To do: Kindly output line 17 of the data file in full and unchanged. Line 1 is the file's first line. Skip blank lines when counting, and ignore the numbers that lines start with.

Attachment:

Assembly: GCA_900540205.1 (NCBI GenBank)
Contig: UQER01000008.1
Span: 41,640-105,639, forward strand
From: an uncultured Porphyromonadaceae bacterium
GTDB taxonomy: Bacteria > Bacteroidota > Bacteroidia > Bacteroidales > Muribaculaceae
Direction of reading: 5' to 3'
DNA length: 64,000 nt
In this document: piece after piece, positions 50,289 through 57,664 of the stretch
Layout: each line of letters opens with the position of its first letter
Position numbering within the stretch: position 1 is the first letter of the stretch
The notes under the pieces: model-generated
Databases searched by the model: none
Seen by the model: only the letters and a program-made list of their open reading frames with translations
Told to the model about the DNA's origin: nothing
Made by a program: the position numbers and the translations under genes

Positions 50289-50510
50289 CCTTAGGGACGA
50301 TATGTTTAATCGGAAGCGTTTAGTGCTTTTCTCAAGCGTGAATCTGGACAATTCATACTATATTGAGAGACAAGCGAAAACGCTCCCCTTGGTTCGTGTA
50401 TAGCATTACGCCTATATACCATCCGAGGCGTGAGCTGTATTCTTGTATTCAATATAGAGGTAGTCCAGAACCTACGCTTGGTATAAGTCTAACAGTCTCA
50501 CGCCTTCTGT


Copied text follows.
50289 CCTTAGGGACGA